The board sold for $35.00 if I recall, and I have since discovered that one set of knife scales can fetch upwards of that price alone. The board would have yielded maybe 5-6 sets for him so he saw a bargain and acted.
The finish quality of the board was good, as the timber was clean and defect free. It would have made a wonderful cutting board for someone. The point here is sometimes the finish means little to the buyer.
Having said that, it is not feasible to attend markets and expect every item to sell like this. It has only happened the one time to us that we are aware of.
Everything has a price, but sometimes the price to sell can be hard to swallow. How do you avoid this?
Matching the product with the searching owner.
When we are designing new products, and truth be known, not much is new these days, we already know reasonably accurately who will be buying them. Not the exact person, but the kind of person most likely to buy from us.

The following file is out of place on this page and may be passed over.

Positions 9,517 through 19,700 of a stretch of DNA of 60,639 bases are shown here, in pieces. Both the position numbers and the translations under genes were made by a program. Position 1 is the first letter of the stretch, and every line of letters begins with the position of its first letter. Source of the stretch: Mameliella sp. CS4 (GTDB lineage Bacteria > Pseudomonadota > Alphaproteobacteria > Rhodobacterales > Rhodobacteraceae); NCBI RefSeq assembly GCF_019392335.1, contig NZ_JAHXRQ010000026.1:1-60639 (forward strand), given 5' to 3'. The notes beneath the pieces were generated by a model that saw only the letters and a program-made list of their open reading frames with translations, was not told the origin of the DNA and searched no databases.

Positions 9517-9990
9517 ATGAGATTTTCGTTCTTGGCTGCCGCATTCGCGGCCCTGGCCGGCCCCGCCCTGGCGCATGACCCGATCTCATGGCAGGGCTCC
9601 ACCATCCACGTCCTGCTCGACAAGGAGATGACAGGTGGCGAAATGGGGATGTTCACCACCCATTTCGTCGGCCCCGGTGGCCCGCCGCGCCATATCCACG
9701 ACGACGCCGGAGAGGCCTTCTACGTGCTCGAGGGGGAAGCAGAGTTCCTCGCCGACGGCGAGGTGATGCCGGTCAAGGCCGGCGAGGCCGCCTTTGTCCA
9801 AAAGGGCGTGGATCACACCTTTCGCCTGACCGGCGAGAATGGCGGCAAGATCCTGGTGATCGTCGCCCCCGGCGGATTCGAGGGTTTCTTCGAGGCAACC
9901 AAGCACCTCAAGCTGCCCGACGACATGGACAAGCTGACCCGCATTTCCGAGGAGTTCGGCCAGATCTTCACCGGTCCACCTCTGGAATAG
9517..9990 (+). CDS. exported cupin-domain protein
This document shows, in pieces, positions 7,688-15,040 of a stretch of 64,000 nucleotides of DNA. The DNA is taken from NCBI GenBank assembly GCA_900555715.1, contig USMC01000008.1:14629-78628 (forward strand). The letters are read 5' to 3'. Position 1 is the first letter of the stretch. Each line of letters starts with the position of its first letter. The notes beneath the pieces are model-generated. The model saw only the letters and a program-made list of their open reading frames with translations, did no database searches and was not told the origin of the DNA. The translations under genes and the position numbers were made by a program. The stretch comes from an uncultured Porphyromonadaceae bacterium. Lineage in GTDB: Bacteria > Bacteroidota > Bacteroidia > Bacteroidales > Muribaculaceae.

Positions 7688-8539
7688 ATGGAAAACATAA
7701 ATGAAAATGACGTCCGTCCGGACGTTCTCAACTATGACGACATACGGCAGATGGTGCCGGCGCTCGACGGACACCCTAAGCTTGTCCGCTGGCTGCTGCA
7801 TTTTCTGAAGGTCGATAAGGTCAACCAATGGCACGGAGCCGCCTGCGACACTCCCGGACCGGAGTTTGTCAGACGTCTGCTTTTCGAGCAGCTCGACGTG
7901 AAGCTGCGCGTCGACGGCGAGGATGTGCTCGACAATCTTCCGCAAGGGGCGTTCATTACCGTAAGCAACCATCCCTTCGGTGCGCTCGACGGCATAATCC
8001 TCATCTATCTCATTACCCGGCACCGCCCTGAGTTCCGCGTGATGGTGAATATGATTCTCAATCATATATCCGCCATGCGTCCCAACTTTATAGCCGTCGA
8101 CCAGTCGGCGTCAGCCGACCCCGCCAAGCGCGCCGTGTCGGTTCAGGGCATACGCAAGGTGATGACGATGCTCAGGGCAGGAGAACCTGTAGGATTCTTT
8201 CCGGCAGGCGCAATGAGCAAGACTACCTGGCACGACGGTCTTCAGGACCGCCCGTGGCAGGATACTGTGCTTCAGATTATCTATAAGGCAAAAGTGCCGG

If you can manage to work out who your typical customer is likely to be, you can search out the markets these people are probably going to be attending and you can secretly arrange a lovely meeting between the product and the new owner (who sometimes doesn’t even know they were searching for this product)
Where to start with selling
This is all footwork. To work out if your woodwork sells you need data. Research the types of markets in your area, the people who attend, and the typical crowd size. Then, sort out your products and match them to the people and the markets they attend. If your product is good…finish, quality, and presentation, you have a chance to sell. If you discount the data or fail to research, you might be sitting waiting for that one customer who buys a board for knife scales.
What makes a good idea into a saleable product?
What we have found to be influential in this subject is our ability to make everything in house. We purchase machinery when required for a particular process but we design and make all product right here.
Offcuts are never just offcuts, they are something that will sit on a table if it is sort of interesting to look at, and our minds are just geared towards looking past the thing it would be known for and seeing other uses for it.